Must-click link: Tim Marchman on Bill Veeck

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Over at Baseball Prospectus today, Tim Marchman writes a piece about Bill Veeck that isn’t like any piece you’ve read about Bill Veeck. It’s partially about Chicago (where Marchman lives and Veeck lived) but mostly about Veeck’s forays into way ahead-of-its-time baseball television.

One of the things he did was a pilot for a show called “Bill Veeck’s Front Office,” which was filmed in 1951. The premise: Veeck talking about baseball. That’s pretty much it. Here’s the transcript of Veeck’s introduction:

“I suppose I should introduce myself,” he says. “My name’s Veeck, Bill Veeck, and I’m figuring on being here every evening to run over the ball scores and to give you a little information that you may or may not have noticed during the ballgame, something possibly that the papers have missed, or your radio commentator. Of course I, being very egotistical, believe I’m eminently qualified to do this thing, because I’ve been in baseball all my life.

Except for the phrase “because I’ve been around baseball all my life,” it pretty much describes my And That Happened features.  Although I’d bet anything that Veeck’s version would be way better. If I had some sort of affiliation with a sports broadcast network looking to expand its content base, I’d propose that they do something like that, complete with Veeck’s idea of having an open bar going while the baseball chatter ensues. Oh well, what can you do?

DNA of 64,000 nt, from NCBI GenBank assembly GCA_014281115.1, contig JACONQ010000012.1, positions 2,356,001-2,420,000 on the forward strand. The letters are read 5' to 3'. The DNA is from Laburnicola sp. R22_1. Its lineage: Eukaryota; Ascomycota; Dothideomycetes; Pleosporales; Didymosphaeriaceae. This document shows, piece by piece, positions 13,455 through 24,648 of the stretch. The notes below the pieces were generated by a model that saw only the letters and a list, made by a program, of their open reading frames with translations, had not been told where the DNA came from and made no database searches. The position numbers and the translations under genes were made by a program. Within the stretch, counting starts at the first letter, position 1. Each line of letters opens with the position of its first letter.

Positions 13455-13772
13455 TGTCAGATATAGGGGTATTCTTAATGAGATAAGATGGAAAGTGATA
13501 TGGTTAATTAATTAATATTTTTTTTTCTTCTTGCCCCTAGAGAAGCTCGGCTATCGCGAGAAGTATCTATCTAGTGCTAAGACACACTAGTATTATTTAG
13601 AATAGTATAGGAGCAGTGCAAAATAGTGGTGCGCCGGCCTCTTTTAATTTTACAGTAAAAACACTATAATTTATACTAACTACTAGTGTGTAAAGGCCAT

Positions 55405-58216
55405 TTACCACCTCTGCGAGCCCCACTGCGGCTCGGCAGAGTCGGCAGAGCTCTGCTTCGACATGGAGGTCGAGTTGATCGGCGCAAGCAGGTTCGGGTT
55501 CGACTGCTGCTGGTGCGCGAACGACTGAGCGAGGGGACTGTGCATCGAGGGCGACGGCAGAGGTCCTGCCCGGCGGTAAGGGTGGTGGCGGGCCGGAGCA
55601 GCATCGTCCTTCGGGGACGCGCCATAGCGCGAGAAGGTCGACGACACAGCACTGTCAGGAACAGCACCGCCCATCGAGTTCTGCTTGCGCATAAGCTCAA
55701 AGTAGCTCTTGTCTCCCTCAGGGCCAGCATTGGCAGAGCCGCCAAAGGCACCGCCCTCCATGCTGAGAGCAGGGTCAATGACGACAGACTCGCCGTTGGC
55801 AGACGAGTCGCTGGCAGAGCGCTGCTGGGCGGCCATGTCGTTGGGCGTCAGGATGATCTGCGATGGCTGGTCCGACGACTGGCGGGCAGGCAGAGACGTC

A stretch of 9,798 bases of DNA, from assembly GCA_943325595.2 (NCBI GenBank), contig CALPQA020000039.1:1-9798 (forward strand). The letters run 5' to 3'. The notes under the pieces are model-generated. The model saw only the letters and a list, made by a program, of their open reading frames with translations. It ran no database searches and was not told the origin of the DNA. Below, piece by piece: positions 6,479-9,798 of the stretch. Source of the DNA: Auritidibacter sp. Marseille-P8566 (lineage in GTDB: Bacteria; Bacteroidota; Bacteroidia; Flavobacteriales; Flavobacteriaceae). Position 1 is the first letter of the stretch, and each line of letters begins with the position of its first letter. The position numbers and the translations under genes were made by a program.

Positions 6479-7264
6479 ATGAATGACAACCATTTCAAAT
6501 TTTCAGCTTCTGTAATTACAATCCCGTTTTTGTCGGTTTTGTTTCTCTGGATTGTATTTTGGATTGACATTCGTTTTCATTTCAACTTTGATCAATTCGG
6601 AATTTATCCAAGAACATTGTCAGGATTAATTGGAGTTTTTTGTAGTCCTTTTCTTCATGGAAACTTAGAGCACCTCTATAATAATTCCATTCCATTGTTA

Marchman goes on to describe that and other media ventures by Veeck, with links to various clips of them over at mediaburn.org, where they live.  But really, you should read Marchman’s piece before simply watching the clips, because he gives it the background and flavor that’ll make it way more worthwhile.

Yadier Molina ties record for the most games caught with one team

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Yadier Molina has two World Series rings, multiple Gold Gloves, Platinum Gloves, All-Star appearances and a Silver Slugger award. He now has an all-time record too.

The record: the most games caught with one team. Last night he caught his 1756th career game with the Cardinals, with ties him with Gabby Hartnett of the Cubs, who last caught in 1941 and set the record in 1940, his last season with Chicago. Molina will break the record next time he dons the tools of ignorance, likely tonight against the Phillies.

Given how badly catchers get beaten up — and Molina has taken a beating at times in his career — and given how well mastery of the position leads to a catcher earning journeyman status, as it were, it’s quite a thing to catch that many games for one team.

Given that Molina is under contract with the Cardinals for two more seasons and has stated his desire to retire a Cardinal many times, he’s likely to put that record so far out of reach that it’ll likely take at least another 78 years to break it, if indeed it is ever broken.